Three studies revisited the application of the Common Ingroup Identity Model (CIIM) to the Northern Irish conflict and shed light on the factors that potentially limit the scope of the CIIM. Study 1 (N = 61) showed that both conflict protagonists unanimously viewed ‘Northern Ireland’ as the most inclusive superordinate category relative to other viable categories. Employing a longitudinal design, Study 2 (N = 67/43) examined the stability of the intergroup identity perceptions that the Northern Irish Protestant and Catholic groups hold in relation to the superordinate category ‘Northern Ireland’. Moreover, Study 2 also provided evidence that the Protestant group engages in ingroup projection (i.e., perceiving a large overlap between their ingroup identity category and the superordinate category). Study 3 (N = 307) successfully replicated previous research revealing that, while the Catholic group’s willingness to forgive the outgroup benefits from identifying with the superordinate category, the Protestants’ willingness to forgive the outgroup does not. Results are discussed in terms of their theoretical and practical implications.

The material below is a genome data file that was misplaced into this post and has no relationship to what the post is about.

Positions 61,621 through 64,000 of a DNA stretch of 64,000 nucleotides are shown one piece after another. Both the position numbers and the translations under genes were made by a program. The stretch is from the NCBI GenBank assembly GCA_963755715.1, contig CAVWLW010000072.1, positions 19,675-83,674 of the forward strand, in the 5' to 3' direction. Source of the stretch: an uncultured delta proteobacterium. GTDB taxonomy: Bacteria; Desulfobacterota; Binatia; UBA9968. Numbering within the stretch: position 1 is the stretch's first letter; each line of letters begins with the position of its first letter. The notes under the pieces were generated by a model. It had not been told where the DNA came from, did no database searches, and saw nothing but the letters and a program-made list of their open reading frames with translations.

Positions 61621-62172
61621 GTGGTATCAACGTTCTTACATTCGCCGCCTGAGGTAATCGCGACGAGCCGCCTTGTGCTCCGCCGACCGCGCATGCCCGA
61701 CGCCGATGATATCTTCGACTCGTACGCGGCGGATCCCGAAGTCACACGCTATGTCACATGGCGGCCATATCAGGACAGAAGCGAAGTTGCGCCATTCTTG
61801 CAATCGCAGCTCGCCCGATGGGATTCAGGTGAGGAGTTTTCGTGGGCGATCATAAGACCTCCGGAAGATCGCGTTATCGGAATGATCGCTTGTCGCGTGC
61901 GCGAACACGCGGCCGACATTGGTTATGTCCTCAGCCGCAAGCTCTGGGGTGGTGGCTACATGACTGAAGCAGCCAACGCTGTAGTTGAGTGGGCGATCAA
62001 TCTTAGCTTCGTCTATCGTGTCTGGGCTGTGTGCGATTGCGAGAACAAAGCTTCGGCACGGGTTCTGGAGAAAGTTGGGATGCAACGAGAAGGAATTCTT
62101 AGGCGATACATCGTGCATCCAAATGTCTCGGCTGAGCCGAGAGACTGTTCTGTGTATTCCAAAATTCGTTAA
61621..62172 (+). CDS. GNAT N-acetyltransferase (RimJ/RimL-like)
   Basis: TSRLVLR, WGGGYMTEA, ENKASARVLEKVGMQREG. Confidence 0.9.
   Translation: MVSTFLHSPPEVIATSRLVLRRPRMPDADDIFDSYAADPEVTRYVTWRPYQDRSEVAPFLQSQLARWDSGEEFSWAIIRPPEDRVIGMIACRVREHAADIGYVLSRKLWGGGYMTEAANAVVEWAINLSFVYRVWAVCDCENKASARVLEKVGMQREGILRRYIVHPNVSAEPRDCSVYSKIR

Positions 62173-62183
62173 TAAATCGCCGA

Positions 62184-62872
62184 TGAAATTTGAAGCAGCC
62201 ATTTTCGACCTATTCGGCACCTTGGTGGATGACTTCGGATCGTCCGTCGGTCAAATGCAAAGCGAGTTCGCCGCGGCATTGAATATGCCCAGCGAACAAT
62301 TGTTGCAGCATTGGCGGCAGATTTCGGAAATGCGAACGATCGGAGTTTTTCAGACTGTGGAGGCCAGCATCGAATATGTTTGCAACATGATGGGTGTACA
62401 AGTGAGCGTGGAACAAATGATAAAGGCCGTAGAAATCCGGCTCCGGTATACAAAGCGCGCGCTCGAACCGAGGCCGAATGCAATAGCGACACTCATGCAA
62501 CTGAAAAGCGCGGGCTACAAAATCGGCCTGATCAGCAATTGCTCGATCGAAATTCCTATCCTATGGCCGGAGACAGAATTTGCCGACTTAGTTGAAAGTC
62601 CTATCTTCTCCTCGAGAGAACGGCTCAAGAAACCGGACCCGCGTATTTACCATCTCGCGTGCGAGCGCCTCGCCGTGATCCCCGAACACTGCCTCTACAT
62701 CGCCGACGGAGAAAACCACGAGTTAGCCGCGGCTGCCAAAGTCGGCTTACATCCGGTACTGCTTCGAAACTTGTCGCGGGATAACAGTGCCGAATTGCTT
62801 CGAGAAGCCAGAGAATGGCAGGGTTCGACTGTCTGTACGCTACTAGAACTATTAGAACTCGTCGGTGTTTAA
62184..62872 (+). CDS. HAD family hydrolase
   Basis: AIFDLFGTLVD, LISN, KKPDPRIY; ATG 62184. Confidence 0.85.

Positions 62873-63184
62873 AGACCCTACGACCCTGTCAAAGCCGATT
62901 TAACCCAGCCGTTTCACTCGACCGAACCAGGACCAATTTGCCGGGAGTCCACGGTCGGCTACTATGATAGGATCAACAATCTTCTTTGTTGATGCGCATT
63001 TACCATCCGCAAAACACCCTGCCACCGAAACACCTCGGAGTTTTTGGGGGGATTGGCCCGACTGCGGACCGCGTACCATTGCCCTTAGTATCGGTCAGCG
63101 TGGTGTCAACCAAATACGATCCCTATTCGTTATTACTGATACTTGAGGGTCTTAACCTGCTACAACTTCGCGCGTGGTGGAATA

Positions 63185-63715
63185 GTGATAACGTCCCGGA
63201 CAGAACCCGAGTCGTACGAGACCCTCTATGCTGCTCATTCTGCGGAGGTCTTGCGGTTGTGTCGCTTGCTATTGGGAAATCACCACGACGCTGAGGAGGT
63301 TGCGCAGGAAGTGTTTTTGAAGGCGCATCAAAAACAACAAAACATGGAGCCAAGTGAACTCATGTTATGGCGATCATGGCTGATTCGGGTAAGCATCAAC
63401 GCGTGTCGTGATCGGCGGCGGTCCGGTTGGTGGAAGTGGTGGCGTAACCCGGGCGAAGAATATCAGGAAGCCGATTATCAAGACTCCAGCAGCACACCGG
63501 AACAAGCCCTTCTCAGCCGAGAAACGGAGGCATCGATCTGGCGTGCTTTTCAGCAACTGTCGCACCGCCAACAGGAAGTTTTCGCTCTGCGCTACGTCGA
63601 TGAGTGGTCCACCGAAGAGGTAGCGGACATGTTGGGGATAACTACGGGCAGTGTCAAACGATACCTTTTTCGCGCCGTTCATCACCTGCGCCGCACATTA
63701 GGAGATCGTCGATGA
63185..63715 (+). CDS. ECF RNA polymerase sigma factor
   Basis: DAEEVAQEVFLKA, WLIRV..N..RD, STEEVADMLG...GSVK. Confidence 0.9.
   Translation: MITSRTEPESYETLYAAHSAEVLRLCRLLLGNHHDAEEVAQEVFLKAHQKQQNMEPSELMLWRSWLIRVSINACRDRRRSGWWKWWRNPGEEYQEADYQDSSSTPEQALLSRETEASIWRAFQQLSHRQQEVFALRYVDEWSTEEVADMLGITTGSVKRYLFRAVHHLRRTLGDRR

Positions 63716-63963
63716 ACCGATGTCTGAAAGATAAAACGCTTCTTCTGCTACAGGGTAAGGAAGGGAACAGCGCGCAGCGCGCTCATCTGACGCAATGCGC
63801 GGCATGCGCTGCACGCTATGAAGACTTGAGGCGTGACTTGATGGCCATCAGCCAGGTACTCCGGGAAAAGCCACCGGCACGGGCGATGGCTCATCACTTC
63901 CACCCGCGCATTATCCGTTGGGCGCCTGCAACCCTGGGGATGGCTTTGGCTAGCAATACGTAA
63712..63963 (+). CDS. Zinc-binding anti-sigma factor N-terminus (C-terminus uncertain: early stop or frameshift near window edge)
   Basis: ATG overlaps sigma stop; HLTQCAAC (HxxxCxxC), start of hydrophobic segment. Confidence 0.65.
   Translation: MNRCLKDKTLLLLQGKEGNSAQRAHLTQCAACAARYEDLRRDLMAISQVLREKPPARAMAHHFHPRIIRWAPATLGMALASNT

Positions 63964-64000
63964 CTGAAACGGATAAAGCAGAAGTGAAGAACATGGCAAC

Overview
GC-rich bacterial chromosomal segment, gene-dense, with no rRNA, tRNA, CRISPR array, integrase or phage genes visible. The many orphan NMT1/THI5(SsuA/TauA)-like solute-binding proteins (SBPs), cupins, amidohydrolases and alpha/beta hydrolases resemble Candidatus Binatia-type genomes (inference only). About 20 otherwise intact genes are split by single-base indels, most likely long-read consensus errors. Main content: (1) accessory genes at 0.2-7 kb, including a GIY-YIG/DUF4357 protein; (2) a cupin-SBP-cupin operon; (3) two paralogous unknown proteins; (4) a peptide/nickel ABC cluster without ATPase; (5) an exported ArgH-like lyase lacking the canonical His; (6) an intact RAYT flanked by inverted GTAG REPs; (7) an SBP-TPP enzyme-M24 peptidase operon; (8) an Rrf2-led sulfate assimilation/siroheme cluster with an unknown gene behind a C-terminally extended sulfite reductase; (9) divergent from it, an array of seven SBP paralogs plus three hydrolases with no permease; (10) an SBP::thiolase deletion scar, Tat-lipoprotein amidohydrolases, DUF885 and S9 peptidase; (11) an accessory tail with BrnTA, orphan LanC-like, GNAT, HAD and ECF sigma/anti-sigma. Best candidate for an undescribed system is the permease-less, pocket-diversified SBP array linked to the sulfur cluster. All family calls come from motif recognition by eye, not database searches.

|Journal||Irish journal of Psychology|
|Publication status||Published (in print/issue) - 2010|